Take a Soak
If you know someone with one, or there are public ones near you (look in the yellow pages), hot tubs are really helpful to relieve pain. In addition it can improve mood and help sleep. Even without a hot tub, just a hot bath can do wonders.
Unfortunately, there are no OTC medications that work well to relieve nausea. There is an effective anti-nausea drug, however. It is also commonly available. Unfortunately, it is illegal. Of all the people in federal prisons, 60% are there for non-violent drug offenses. Of these people, roughly 30% are there for possessing this anti-nausea drug. The drug is cannabis. It is an excellent medication with many uses. Despite what the federal government will tell you, it was found in over 30 prescribed drugs when the U.S. outlawed it. And despite what the state government might tell you, you can still go to jail for a very long time for possessing it.
Acupuncture and "Alternative" Medicine
There are some remedies that "alternative" medicine has to offer for nausea. Goldenseal, for example. It can be found at health-food and vitamin stores.
In addition, a couple of acupuncture points are effective: P.6 and St-36. You would have to see a license acupuncturist regarding this however. The acupuncturist could apply "beads" or "seeds" on these points. These are basically tiny steel balls that are taped on the skin. Once they are placed, the patient can perform his own acu-pressure simple by pressing on them. Thus, when the nausea comes on, you can treat yourself.
Other than things like Valium®, everything available for insomnia is either ineffective or has so many nasty side-effects that it isn't worth using. In addition, a lot of things that are supposed to produce sleep are idiosyncratic. For example, antihistamines produce sleep in some and hyperactivity in others.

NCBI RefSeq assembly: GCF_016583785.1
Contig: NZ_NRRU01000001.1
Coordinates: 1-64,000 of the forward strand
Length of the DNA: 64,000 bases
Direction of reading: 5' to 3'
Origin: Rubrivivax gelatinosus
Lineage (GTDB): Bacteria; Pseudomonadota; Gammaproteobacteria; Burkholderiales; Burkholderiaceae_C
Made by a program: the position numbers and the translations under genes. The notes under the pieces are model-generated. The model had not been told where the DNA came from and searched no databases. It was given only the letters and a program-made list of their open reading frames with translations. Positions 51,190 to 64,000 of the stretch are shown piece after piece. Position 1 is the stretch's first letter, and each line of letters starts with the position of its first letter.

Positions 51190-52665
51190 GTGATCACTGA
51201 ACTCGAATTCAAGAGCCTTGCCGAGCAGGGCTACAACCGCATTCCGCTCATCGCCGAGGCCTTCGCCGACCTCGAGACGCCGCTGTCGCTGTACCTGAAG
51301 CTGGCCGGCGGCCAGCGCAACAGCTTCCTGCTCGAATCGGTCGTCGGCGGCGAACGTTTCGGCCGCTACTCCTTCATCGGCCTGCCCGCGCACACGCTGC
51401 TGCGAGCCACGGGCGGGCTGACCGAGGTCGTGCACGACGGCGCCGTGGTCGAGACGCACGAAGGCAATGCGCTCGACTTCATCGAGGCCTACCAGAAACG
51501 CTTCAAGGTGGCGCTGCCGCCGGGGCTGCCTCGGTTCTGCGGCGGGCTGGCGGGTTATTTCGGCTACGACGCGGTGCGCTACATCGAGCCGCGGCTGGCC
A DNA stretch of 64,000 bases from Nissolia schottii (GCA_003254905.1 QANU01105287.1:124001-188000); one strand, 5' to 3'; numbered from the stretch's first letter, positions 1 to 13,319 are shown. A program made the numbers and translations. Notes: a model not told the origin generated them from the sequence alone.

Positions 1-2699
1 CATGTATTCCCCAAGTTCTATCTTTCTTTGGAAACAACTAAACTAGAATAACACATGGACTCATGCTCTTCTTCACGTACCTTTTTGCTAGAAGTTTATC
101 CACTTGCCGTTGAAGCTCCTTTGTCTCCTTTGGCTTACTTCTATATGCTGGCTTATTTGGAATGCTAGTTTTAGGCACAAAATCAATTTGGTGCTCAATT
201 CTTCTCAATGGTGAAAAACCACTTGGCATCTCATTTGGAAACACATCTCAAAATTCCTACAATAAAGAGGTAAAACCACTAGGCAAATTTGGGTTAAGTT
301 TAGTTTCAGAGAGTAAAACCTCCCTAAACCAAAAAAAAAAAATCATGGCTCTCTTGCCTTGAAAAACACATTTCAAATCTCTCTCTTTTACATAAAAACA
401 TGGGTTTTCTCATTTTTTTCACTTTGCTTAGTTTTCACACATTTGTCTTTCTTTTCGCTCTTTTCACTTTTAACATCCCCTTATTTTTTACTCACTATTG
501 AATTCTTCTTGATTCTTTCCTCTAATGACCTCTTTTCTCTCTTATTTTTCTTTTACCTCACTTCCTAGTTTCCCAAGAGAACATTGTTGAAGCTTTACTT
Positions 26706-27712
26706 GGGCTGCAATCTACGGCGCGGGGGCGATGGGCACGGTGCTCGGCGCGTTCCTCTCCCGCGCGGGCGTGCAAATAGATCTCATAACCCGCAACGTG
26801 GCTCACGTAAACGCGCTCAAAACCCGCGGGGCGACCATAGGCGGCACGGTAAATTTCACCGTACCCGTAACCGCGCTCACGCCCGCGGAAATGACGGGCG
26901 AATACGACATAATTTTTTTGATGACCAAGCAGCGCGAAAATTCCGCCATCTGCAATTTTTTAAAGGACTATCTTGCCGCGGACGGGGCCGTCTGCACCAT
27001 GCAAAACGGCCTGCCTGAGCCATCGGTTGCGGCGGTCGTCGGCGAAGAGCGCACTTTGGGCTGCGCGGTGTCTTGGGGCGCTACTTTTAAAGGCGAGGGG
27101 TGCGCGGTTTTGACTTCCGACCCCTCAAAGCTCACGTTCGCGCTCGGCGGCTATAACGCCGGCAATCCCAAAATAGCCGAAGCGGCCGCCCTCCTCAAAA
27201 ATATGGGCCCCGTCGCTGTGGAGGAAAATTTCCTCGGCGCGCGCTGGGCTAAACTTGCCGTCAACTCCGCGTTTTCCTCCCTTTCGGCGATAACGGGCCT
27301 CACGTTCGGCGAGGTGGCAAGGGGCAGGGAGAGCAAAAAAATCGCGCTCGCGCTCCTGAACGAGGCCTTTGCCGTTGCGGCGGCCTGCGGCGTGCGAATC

Acupuncture and "Alternative" Medicine
Acupuncture can be helpful for insomnia. So can some herbal formulae. Two that are pretty easy to find are "An Shen" and "An Mien Pian". If you go to a Chinese pharmacy, they may have other remedies for sleep. If you live near a "Chinatown", it is worth looking around.
Jin Bu Huan
There are also herbal pills called "Jin Bu Huan". These little pills are amazing. Unfortunately, they are no longer sold in the United States because they are made by one family in China that will not list the contents. The Pure Food and Drug Act requires the listing of contents, so people in the United States are not allowed access to these pills.
From the packaging, "Jin Bu Huan is a kind of Herb Medicine which is, in history, used by the people as an important medicine good for the relief of pain with conspicuous result. [sic.]"
They don't make the patient "high". He simply takes it and in a half hour he is quite suddenly asleep. The chemistry of the pills have been analyzed, of course; they do not contain any opioids; but we don't know exact what the stuff in it is.
Although these pills are illegal in the United States,they are still around and you might find them. I warn you, however: don't go around asking for them because you will scare people. They'll think you are a government agent.